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Grissom v. Bartow

United States District Court, W.D. Wisconsin

March 30, 2018

TERRANCE GRISSOM, Plaintiff,
v.
BYRON BARTOW, Defendant. TERRANCE GRISSOM, Plaintiff,
v.
EDMOND YOUNG and DASHUN WILLIAMS, Defendants.

          ORDER

          JAMES D. PETERSON DISTRICT JUDGE.

         Pro se plaintiff Terrance Grissom, currently a prisoner at the Waupun Correctional Institution, brings these two cases, each of which I will address in this order.[1]

         A. Case no. 17-cv-51-jdp

         In case no. 17-cv-51-jdp, he alleges that he was mistreated and abused at the Wisconsin Resource Center. But Grissom has a long history of filing lawsuits and then failing to pay the initial partial payment of the filing fee assigned to each case. Grissom alleged that prison staff were blocking his attempts to pay the $0.03 initial partial payment, but he failed to adequately support that allegation with evidence. See Dkt. 17, at 1-2.[2] I gave him a deadline to submit the initial partial payment using release-account funds before the case could move forward. Id. at 2.

         Grissom has responded by filing more submissions saying that staff is blocking his efforts to disburse funds from his release account, but this time he has supported his filings with persuasive evidence. Grissom submits forms he sent to prison officials asking for the disbursement of release-account funds. See Dkt. 18-1. Those requests appear to have been rejected because he stated that he needed funds for postage rather than the filing fee. But it is clear from his response to those rejections that he is asking prison staff to have money taken from his account to pay this fee. He did not submit to this court the specific disbursement forms he says that he sent prison staff, but I will consider the evidence he has submitted as proof that he is attempting in good faith to make his initial partial payment. Should the case pass the screening stage, I will direct the state to submit the $0.03 payment.

         Turning to the substance of his complaint, I have already summarized his allegations as follows:

He seems to be saying that he is being treated with experimental medication or other treatments against his will, although I noted in a previous case that documents he submitted suggested that he was being involuntarily treated under court order. See Dkt. 6 in case no. 16-cv-521-jdp, at 6. He also includes new allegations that he was physically beaten by unnamed WRC staff: he states that defendant WRC director Bartow's “coworkers are beating upon myself/other inmates/to where blood is everywhere.” Dkt. 1, at 8.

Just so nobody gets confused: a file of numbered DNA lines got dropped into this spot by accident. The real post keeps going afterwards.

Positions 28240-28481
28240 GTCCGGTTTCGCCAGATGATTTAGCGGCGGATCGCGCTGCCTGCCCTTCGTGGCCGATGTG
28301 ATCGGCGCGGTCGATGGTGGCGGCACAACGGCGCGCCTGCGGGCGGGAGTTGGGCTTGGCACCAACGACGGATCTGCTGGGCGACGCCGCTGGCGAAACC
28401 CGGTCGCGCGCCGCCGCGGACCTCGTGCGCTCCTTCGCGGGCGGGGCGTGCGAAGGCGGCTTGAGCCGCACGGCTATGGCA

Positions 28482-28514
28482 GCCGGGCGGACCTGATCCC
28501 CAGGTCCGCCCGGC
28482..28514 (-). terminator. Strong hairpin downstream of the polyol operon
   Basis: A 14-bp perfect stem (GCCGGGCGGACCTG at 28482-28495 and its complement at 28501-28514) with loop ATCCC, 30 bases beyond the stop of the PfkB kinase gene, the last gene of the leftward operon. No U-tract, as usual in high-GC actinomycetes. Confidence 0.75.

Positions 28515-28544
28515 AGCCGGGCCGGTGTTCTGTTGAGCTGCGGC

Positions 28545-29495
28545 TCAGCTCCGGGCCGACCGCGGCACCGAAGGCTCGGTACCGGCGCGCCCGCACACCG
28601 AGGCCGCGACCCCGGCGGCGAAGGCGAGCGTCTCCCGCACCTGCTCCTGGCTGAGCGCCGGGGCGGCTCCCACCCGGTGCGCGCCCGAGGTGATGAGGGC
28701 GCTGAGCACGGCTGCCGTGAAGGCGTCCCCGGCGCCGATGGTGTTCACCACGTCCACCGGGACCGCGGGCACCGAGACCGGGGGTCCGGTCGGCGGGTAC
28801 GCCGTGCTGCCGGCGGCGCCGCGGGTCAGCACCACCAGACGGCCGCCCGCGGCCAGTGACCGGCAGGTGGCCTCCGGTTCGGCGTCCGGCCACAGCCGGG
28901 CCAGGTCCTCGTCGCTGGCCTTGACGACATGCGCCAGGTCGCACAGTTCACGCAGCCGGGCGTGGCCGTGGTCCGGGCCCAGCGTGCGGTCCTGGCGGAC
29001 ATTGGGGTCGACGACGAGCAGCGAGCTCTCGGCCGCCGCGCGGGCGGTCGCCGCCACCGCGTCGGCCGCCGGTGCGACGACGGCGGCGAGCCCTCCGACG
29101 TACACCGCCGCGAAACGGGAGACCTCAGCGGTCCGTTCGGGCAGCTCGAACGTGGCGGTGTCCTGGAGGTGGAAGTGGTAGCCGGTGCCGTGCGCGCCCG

Dkt. 13, at 1.

         Grissom is no longer at WRC but he receives periodic treatment there so I will not dismiss the case under the sanctions against him-he remains barred from litigating claims other than those showing that he is in imminent danger of serious physical harm. See Grissom v. Kuluike, No. 14-cv-590-jdp (W.D. Wis. Jan. 12, 2015). But his current vague allegations violate Federal Rule of Civil Procedure 8 (plaintiff must include “a short and plain statement of the claim showing that [he] is entitled to relief”). He needs to amend his complaint to explain who violated his rights and how they did so.

         In doing so, Grissom should make sure to name each state official he intends to sue as a defendant in the caption of the amended complaint. Then in the body of the complaint, he will need to explain in greater detail what each of those defendants did to harm him. He should draft his amended complaint about WRC as if he were telling a story to people who know nothing about his situation. If Grissom wants to sue individuals but does not know their names, his amended complaint should refer to these individuals as “John Doe No. 1, ” “John Doe No. 2, ” and so on. If Grissom thinks that the forced medication is harming him, he should explain whether he thinks that he was unfairly forced to take medication, and if so, why he believes that decision was unfair. He also should explain how the medication is harming him, which state officials are aware that plaintiff is suffering harm, and how they have responded to this knowledge. If he still intends to sue Director Bartow, he should explain whether Bartow knows about the problems he is complaining about and what Bartow did to help him after being alerted to those problems. If Grissom does not submit an amended complaint buy the deadline set forth below, I will dismiss the case for his failure to prosecute it.

         B. Case no. 17-cv-241-jdp

         Turning to the '241 case, Grissom brings claims that two fellow inmates are threatening him and his family. I previously directed Grissom to submit the initial partial payment for this case, and to submit an amended complaint in which he named as defendants prison officials who were failing to protect him from the harm he faced. See Dkt. 17, at 3. Grissom's filings in response to that order again discuss defendants Young and Williams but do not include any allegations explaining whether any prison officials are failing in their duty to protect him from the inmates. It is also unclear whether he is even in harm's way anymore given his recent transfer, and, as stated above, he remains barred from litigating claims other than those showing that he is in imminent danger of serious physical harm.

         Because Grissom fails to state claims against defendants who were acting under color of state law, and because of his sanctions, I will dismiss this case. If Grissom continues to believe that he or is family is in danger, he ...


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